• cataclysm •
kæ-tê-kli-zêm • Hear it!
Part of Speech: Noun
Meaning: 1. A devastating flood, a deluge. 2. A sudden, violent change in the Earth's crust. 3. A catastrophe of the first magnitude.
Notes: First, we must remember that this word contains the prefix cata-, ending on an A, not the E seen in category. Next, we all must remember that the end of this word is not the suffix -ism, but part of its root, spelt with a Y. Finally, you have your choice of adjectives, cataclysmal or cataclysmic(al), both of which become adverbs with -ly attached to their end: cataclysmally or cataclysmically.
In Play: Tsunamis cause cataclysms: "Due to the large volume of water moved by a tsunami, they always bring a cataclysm to coastal communities." A cataclysm today is simply the greatest imaginable catastrophe of any sort: "The 2021 earthquake in Haiti was a cataclysm of the first magnitude for this small island nation." As global warming increases, so does the number of cataclysms.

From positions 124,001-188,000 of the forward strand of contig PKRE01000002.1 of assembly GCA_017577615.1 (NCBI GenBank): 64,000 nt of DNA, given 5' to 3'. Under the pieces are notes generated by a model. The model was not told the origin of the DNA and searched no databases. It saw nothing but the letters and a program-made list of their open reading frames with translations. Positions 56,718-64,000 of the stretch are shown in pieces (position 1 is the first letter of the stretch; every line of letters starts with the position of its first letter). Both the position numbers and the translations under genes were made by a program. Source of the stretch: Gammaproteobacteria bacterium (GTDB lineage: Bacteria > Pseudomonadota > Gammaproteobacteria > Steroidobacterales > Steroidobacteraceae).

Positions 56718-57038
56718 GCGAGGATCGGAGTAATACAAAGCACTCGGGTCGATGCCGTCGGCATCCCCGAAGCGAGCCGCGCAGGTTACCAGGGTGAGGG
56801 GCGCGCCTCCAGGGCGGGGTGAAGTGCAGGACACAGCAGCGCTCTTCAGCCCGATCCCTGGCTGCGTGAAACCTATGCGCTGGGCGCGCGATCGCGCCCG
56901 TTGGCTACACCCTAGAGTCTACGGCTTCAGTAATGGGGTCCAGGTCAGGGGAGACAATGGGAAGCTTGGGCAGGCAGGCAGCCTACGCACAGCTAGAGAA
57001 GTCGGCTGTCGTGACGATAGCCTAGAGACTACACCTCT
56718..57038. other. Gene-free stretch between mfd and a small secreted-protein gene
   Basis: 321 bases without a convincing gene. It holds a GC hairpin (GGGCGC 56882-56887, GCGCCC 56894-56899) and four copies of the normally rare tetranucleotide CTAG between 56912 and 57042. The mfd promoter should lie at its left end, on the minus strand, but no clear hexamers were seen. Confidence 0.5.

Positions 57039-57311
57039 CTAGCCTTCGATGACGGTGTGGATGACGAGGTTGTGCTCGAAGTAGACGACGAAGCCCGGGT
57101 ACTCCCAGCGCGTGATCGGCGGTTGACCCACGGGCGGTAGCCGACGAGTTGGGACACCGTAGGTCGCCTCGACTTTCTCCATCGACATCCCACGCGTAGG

Word History: Today's riveting word is French cataclysme, the legal descendant of Latin cataclysmos "deluge, huge flood", less its final silent E. The Romans borrowed the word from Greek kataklysmos, the noun of the verb kataklyzein "to inundate, to deluge" made up of kata- "against, thoroughly" + klyzein "to wash away". The root, akin to that in Latin cloaca "drain, sewer", is PIE kleu-/klou- "to wash, cleanse", source also of Lithuanian šluoti "to sweep", Latvian slota "broom", and German lauter "pure, honest". The intensified meaning of this word fits the destruction of hurricanes more tightly than catastrophe. (Today's word blew into the fertile mind of our old friend, Susan Lister, as she watched the news of hurricane Rita's approach to our shores 16 years ago.)
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